Malayan Laughingthrush

Sultan Tit

Seeing that things were in general quite quiet around the hill station, Liew decided to head down New Gap Road to get some other birds. While Liew stopped the car to listen out for hornbills, I scanned the sky for any interesting Swifts...other then the common Plume-toed Swiftlet (a split from Glossy Swiftlet...), I saw a few larger ones with forked tail and white rump, of which are the "Fork-tailed Swift" complex, Pacific Swifts we get in Hong Kong are the race pacificus, while these found at Fraser's are likely to be of race cooki, sometimes considered a full species as Cook's Swift. I also noticed a few Needletails, a closer inspection confirms them to be Silver-rumped Needletails, first photo below showing the "needles", while the second photo shows the diagnostic rump.

Cook's Swift

Silver-rumped Needletail

Although Liew found no hornbills, he found us a lovely male Buff-rumped Woodpecker perched on a dead tree nearby, these small and beautifully marked Woodpeckers are always a crowed favourite. While on another tree, I noticed a large bird perched conspicuously, turns out it was a Red-billed Malkoha, my first lifer of this trip! It's certainly one of the best looking Malkoha, with a bright red bill, blue eyelids and orange throat with metallic greenish back.

Buff-rumped Woodpecker - male

Red-billed Malkoha

The rest of the way down was pretty quiet, we stopped at the now abandoned Gap Resthouse to look for Rufous-bellied Swallows which sometimes roost on the house, unfortunately we found none. Only a female Orange-bellied Leafbird perched quietly nearby.

Abandoned Gap Resthouse

Orange-bellied Leafbird - female

Seeing how quiet things were at the Gap, we drove back up and lunched at Shahzan Inn. Liew wanted to try for the Marbled Wren-babbler he had seen a few months ago along the road towards Jeriau Waterfall, he played a recording hoping to get a response from a bird nearby. At that location we also saw a few Greater Racket-tailed Drongos. A pair of Streaked Wren-babblers passed through and gave us some decent views.

Greater Racket-tailed Drongo

Streaked Wren-babbler

We heard a Collared Owlet nearby, a species that is very often heard at Fraser's Hill but seldom seen. Liew managed to call one in within reach and we got some cracking views from below. Much smaller then Asian Barred Owlet which we get in Hong Kong, this is the smallest owl species in Asia, measuring at just 15cm!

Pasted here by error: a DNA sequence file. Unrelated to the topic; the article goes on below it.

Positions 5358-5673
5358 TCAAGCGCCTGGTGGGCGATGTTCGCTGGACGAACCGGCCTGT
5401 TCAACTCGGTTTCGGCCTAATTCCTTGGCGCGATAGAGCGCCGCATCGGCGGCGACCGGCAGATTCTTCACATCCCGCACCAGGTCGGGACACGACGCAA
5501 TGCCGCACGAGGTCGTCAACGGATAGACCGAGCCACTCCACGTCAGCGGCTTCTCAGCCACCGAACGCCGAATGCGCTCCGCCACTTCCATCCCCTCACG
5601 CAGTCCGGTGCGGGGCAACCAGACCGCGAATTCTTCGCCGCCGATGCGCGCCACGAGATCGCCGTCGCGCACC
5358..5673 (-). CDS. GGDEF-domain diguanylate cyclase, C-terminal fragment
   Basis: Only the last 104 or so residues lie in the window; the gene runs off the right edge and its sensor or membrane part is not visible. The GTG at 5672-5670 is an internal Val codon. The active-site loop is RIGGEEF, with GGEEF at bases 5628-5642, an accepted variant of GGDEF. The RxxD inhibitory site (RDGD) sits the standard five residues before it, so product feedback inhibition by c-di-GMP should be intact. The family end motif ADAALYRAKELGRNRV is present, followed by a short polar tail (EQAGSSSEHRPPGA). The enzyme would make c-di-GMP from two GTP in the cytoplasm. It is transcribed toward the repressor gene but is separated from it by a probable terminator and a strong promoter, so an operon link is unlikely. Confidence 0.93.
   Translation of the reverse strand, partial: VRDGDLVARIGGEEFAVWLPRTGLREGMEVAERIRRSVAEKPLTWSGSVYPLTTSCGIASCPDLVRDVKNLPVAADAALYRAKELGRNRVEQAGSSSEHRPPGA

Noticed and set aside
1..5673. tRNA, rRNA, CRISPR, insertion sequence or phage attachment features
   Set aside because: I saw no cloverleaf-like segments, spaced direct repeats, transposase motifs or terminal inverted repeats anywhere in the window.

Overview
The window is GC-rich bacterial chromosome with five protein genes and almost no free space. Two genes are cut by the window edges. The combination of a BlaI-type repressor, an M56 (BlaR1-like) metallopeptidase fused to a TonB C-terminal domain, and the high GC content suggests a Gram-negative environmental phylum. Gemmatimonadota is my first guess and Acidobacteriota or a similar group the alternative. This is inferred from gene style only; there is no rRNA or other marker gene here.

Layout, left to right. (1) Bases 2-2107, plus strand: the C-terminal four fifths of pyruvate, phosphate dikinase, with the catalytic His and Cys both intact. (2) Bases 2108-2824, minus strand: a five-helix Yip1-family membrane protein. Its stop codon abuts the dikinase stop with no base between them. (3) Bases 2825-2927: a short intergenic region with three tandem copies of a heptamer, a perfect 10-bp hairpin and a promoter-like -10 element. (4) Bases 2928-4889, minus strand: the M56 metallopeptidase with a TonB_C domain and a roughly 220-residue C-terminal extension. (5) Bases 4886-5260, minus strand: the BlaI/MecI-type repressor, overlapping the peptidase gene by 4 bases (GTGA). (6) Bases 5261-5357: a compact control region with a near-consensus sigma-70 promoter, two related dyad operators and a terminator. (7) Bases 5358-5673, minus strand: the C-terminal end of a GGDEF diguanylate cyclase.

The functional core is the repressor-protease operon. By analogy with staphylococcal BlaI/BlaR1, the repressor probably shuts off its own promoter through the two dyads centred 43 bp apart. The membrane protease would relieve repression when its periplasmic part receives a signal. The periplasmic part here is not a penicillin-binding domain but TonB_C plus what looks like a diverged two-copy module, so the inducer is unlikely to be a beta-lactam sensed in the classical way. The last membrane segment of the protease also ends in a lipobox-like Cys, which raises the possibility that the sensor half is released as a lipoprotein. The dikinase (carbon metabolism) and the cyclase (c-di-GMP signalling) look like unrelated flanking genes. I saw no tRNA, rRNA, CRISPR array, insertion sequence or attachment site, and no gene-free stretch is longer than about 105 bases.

Collared Owlet

The Marbled Wren-babbler never showed, a flock of Bronzed Drongo were there singing their melodic songs as if to mock us. The other interesting birds we managed were a brilliant looking male Red-headed Trogon which showed well, a few Bay Woodpeckers which as always were extremely difficult to pin down, plus a brief encounter with a single Red-bearded Bee-eater which did not want to show itself. A single Brown Shrike was about the only bird we managed before we had to get back to Stephen's Place ready for dinner.

Bronzed Drongo

Red-headed Trogon - male

Brown Shrike

Liew decided to take us out on a night drive around Fraser's Hill, hoping to find some owls. We started off with a Tarantula, Coremiocnemis hoggi or commonly known as the Malaysian Purple Femur Tarantula, it's scientific name was named after none other then our host Stephen Hogg, as he gathered the specimens for this species. They are still rather common at Fraser's Hill, although illegal collecting had decreased their numbers significantly.

Coremiocnemis hoggi

We heard a few Mountain Scops Owl calling, but none of them were willing to show. We visited the area near the Chinese school where the bright lights usually attracted a good numbers of moths, where in turn they attracts a Brown Wood Owl to feed on them. The heavy mist didn't help us in finding the bird, we only caught a glimpse of the large owl when we flushed it from it's perch. There were a lot of moths around to keep Hoiling busy, including a beautiful Jade Hawkmoth. We tried another Brown Wood Owl down near the Indian school but got a few calls only, there we encountered another Atlas Moth.

Jade Hawkmoth

Atlas Moth

The rain set in as we arrived back at Stephen's Place, Hoiling and I stayed out at the moth trap a short while before the weather got even worst. There were a few interesting moths around despite the heavy rain.

Herminiinae sp. - photo credit to Hoiling

Tortriciforma tamsi - photo credit to Hoiling


  1. Wow, nvr saw the wreath HB in FH, nice.

    1. I've seen them there twice, I guess they are pretty nomadic.

  2. Great bunch of stuff here - Wreathed Hornbill is just beaten by Blue Nuthatch in my very biased opinion. The lighter blue on the nuthatch looks hand-painted....

  3. An amazing series of pictures, Matt, with a fine narrative. Your blog just keeps getting better and better.